Powell’s editorial page supported the elections and reforms of Democratic politicians who followed Rockefeller: Dale Bumpers, David Pryor, and Bill Clinton. The editorials particularly favored Senator J. William Fulbright, whose opposition to the Vietnam War in the late 1960s made him a political target, nationally and in Arkansas. He would collaborate with his son Lee Riley Powell on a biography of Fulbright.
Although he never attracted the level of vitriol that Ashmore did nor became quite the political target his predecessor was, Powell became a frequent target of conservatives enraged over the Gazette’s liberalism, such as when the paper condemned Lieutenant William Calley for the massacre of more than 500 Vietnamese civilians at My Lai during the Vietnam War, or when it supported countywide school consolidation in the early 1980s. For periods, he would receive angry phone calls at work or early-morning calls at home excoriating him for the editorials. He bought a whistle, and when he picked up the phone before daylight he would blow the whistle into the phone, until one day it was a staff member calling.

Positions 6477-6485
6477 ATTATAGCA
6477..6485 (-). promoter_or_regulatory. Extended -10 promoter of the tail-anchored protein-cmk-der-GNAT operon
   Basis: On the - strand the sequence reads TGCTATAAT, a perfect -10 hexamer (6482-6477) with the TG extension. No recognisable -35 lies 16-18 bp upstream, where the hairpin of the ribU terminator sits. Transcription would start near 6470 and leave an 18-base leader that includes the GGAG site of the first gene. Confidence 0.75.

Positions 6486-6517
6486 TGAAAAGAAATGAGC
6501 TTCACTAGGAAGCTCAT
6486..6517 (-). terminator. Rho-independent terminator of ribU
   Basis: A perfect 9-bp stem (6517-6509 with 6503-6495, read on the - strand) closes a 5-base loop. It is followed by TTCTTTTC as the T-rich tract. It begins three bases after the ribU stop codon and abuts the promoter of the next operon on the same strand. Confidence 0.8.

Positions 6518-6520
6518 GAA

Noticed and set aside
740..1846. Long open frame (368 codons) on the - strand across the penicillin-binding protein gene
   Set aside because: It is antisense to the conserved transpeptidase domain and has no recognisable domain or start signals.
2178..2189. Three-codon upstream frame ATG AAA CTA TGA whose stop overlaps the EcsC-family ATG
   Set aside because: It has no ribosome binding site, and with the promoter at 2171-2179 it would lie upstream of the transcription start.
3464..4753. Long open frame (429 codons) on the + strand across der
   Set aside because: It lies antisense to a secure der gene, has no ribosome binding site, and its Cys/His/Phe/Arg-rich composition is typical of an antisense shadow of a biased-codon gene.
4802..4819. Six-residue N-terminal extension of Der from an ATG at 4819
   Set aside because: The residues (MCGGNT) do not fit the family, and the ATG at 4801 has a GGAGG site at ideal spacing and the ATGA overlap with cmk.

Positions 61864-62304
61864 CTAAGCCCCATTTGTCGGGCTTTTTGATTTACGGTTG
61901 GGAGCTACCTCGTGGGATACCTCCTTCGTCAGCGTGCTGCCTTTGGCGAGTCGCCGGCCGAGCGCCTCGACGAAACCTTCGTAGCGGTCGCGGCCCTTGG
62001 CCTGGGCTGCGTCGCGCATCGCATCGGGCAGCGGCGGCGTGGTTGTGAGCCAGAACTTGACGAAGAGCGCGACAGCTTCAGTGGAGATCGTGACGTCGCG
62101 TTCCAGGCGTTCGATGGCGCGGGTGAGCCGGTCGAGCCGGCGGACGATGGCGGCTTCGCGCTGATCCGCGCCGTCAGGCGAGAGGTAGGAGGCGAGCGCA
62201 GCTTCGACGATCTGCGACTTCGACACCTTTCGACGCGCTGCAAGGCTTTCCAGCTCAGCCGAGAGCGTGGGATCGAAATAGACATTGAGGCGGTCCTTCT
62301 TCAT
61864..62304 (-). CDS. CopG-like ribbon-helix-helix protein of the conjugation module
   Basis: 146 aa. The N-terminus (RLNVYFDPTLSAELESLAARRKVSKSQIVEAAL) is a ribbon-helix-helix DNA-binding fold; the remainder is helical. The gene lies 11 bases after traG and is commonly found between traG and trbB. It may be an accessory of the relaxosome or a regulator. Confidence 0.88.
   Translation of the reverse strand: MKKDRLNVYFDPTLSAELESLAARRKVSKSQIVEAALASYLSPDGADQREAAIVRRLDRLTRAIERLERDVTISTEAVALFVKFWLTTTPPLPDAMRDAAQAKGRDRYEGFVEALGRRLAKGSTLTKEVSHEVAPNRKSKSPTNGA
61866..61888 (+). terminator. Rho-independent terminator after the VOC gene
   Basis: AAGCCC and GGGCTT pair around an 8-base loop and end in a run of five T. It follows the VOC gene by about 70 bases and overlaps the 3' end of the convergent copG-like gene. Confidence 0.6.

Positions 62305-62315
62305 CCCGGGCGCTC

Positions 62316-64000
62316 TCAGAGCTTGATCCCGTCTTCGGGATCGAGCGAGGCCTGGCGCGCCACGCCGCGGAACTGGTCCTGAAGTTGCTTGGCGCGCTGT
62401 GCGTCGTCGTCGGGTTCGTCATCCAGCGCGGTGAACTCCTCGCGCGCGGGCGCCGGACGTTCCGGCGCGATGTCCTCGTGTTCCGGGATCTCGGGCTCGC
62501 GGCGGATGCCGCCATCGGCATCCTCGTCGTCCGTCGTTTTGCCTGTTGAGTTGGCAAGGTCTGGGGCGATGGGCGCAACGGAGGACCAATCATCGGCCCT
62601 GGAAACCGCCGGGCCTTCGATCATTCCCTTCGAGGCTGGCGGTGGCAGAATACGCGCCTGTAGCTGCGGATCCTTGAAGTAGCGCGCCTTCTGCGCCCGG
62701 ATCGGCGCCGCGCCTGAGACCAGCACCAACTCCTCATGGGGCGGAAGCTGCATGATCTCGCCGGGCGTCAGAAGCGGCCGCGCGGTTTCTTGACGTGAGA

Powell retired as editor of the editorial page in 1985 but continued to write columns three days a week. After the Gazette was purchased by Wehco Media in 1991 and the newspaper was closed, he continued for a time to write periodic columns for the Jonesboro Sun.
Powell died on March 10, 2010. He is buried in Pinecrest Memorial Park in Little Rock.
For additional information:
Arkansas Gazette Project. David and Barbara Pryor Center for Arkansas Oral and Visual History, University of Arkansas, Fayetteville. https://pryorcenter.uark.edu/project.php?thisProject=2 (accessed July 30, 2021).
Obituary of James O. Powell. Arkansas Democrat-Gazette, March 12, 2010, p. 6B, 7B.
Little Rock, Arkansas
Last Updated: 07/30/2021